F-ckin Leap Seconds, how do they work?

George Herbert george.herbert at gmail.com
Wed Jul 4 03:15:42 UTC 2012

On Tue, Jul 3, 2012 at 4:48 PM, Owen DeLong <owen at delong.com> wrote:
> Most people operate on the assumption that there are 86400*365.25 seconds per year overall and that every day is 86,400 seconds. UTC matches that common conception of time. UT1 does not because UT1 monotonically increments one second for every elapsed second of time and continues to drift out of synchronization with the celestial phenomena on which the common conception of time is based.

Let's be clear - the "celestial phenomena" vary regularly.  The Sun
and Moon do not rise and set at the same exact time every day; people
would not practically notice a second-a-year skew in this for decades
or longer, much less societally have grounds to object to it.  And
it's only historically been about 0.625 s / yr averaged since 1972.
At that long term rate (if that's what it ended up being) it would be
about a minute a century, or 6000 years before we saw things happening
a whole hour off from "expected solar time", which to be frank stops
being meaningful around when you have real clocks and astronomy.

The only people for which the celestial phenomena timing matters this
precisely are astronomers, who ALREADY have to do their own things to
keep everything straight, much more precisely than the leap seconds
correct the ongoing skews.

This (irregular leap seconds) is a solution which is monumentally
badly matched to the actual problem set.

>> NTP can keep time in UTC (or anything else) if it wants, but it should discipline the system clock to monotonically increasing UT1.
> This will break many many currently correct applications and is not a change that should be undertaken lightly. Especially not if it is intended to fix a moderately esoteric bug in a few things that crops up once per decade or so.

I would argue exactly the opposite.  It's unpredictable and irregular
enough that a nearly completely new set of software and administrators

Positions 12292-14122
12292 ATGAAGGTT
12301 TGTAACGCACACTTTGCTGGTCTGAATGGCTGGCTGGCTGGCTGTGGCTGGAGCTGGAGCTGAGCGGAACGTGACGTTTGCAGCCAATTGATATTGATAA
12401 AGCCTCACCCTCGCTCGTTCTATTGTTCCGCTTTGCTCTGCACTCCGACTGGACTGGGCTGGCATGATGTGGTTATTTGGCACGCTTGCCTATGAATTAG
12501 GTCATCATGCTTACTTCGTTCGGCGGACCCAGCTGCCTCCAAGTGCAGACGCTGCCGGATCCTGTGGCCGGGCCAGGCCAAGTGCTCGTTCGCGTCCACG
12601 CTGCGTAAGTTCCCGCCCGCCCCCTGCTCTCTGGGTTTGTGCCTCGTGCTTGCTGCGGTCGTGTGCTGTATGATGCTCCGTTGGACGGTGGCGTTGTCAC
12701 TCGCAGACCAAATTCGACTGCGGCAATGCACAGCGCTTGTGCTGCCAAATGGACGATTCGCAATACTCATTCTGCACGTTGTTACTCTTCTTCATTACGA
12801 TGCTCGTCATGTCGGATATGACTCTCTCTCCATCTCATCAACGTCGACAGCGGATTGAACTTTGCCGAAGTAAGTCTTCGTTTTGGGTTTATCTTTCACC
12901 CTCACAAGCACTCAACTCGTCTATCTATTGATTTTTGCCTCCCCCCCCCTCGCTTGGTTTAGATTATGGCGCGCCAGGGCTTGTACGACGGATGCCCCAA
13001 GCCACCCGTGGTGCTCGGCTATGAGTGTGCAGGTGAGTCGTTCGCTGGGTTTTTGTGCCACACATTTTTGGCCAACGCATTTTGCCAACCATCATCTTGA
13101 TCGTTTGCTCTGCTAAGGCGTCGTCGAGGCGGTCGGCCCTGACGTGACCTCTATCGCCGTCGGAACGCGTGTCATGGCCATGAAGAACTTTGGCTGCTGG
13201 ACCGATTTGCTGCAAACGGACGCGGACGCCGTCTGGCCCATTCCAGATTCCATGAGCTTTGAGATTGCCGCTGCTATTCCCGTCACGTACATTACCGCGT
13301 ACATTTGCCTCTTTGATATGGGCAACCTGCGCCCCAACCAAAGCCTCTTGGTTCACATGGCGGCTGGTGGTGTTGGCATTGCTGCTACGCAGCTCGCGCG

are what encounters it each time it comes through.  It broke chunks of
the internet this time.  Last time, this was a "Oh, well, some geeks
inconvenienced, shrug".  This time it was fortunately small enough
(esp. in comparison to the recent AWS outage due to more malign
natural forces) that it wasn't a big deal.  It could be more
disruptive next time.

>From an Internet Stability point of view, one can easily take the
position that This Just Does Not Do.

So - It's there to keep us in sync with the stars, except it's done in
increments nobody will notice but astronomers, who have to do better
than that anyways; it disrupts technology, to a mild to moderate
degree.  Why are we doing it again?

I like this atomic time thing.  It's sounding better and better each
day we keep arguing about it.  If it bothers you that much we can
schedule in a leap hour for Y8000 (or, Y5000, Y11000, Y17000, ....).

It's not a butthead thing to do to assert that the Internet's
stability in this matter now outweighs an arbitrary and abstract
argument among timekeepers.  We matter more than they do, now.  If
they want to keep a more true Solar Time they can do so; we can run on
atomic and put this silly notion of trying to say Sun-centric behind
us.  This is the 21st century.

Leapsecondo Delenda Est!

-george william herbert
george.herbert at gmail.com

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